2. HIV-1 Capsid Stabilization Assay.

    PubMed

    Fricke, Thomas; Diaz-Griffero, Felipe

    2016-01-01

    The stability of the HIV-1 core in the cytoplasm is crucial for productive HIV-1 infection. Mutations that stabilize or destabilize the core showed defects in HIV-1 reverse transcription and infection. We developed a novel and simple assay to measure stability of in vitro-assembled HIV-1 CA-NC complexes. This assay allowed us to demonstrate that cytosolic extracts strongly stabilize the HIV-1 core (Fricke et al., J Virol 87:10587-10597, 2013). By using our novel assay, one can measure the ability of different drugs to modulate the stability of in vitro-assembled HIV-1 CA-NC complexes, such as PF74, CAP-1, IXN-053, cyclosporine A, Bi2, and the peptide CAI. We also found that purified CPSF6 (1-321) protein stabilizes in vitro-assembled HIV-1 CA-NC complexes (Fricke et al., J Virol 87:10587-10597, 2013). Here we describe in detail the use of this capsid stability assay. We believe that our assay can be a powerful tool to assess HIV-1 capsid stability in vitro.

  3. Time-Resolved Fluorescence Assays.

    PubMed

    Ma, Chen-Ting; Sergienko, Eduard A

    2016-01-01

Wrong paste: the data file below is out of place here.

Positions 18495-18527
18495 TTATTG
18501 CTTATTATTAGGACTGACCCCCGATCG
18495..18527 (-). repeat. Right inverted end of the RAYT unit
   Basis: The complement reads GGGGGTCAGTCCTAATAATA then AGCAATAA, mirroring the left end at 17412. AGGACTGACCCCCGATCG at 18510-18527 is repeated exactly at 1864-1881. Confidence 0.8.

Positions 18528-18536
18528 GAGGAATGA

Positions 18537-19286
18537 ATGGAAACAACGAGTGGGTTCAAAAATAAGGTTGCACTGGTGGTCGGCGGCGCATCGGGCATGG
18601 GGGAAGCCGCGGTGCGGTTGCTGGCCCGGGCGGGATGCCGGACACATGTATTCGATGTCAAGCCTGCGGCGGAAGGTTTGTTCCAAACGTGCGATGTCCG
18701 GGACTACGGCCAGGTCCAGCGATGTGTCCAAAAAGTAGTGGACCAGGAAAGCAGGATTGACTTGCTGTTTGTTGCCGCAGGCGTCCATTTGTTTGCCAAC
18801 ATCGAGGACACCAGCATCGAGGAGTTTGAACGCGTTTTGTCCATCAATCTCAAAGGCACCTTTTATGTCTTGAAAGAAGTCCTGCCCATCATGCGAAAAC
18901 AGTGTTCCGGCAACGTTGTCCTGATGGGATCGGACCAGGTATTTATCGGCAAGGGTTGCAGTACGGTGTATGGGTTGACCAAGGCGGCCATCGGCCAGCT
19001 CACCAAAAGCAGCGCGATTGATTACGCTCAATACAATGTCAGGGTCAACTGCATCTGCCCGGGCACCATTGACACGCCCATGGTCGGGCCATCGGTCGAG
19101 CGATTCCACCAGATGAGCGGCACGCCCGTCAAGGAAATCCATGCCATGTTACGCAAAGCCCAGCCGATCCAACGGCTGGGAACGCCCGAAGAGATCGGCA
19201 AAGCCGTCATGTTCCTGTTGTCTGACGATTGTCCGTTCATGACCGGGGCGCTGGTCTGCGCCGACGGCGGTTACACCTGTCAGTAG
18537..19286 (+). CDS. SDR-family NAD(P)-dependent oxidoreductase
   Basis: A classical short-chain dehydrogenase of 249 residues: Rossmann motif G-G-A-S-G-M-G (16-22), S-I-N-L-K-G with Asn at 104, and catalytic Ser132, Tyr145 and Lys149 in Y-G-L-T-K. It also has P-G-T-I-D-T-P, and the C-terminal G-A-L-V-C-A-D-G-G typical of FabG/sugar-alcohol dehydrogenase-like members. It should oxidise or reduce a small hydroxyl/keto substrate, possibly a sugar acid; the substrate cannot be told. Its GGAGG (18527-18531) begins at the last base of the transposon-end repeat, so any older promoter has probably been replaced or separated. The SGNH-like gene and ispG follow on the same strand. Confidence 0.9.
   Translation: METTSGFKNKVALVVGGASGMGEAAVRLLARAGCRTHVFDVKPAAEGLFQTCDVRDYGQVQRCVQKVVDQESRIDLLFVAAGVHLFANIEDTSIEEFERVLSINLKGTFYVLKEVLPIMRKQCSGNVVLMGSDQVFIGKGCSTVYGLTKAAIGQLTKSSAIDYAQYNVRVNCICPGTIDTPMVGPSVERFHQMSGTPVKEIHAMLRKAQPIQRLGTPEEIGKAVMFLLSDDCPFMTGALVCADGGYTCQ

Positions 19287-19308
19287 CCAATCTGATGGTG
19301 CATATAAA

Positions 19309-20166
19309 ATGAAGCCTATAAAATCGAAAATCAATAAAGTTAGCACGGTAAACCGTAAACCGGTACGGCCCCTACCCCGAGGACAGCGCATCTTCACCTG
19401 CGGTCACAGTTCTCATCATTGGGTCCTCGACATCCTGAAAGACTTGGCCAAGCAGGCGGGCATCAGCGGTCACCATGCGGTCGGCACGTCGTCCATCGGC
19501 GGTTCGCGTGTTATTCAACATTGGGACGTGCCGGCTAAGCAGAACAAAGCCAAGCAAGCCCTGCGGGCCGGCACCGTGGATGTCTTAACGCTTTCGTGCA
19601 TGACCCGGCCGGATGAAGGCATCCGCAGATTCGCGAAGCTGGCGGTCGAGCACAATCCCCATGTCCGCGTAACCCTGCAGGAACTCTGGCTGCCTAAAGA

Fluorescence-based detection techniques are popular in high throughput screening due to sensitivity and cost-effectiveness. Four commonly used techniques exist, each with distinct characteristics. Fluorescence intensity assays are the simplest to run, but suffer the most from signal interference. Fluorescence polarization assays show less interference from the compounds or the instrument, but require a design that results in change of fluorophore-containing moiety size and usually have narrow assay signal window. Fluorescence resonance energy transfer (FRET) is commonly used for detecting protein-protein interactions and is constrained not by the sizes of binding partners, but rather by the distance between fluorophores. Time-resolved fluorescence resonance energy transfer (TR-FRET), an advanced modification of FRET approach utilizes special fluorophores with long-lived fluorescence and earns its place near the top of fluorescent techniques list by its performance and robustness, characterized by larger assay window and minimized compound spectral interference. TR-FRET technology can be applied in biochemical or cell-based in vitro assays with ease. It is commonly used to detect modulation of protein-protein interactions and in detection of products of biochemical reactions and cellular activities. PMID:27316992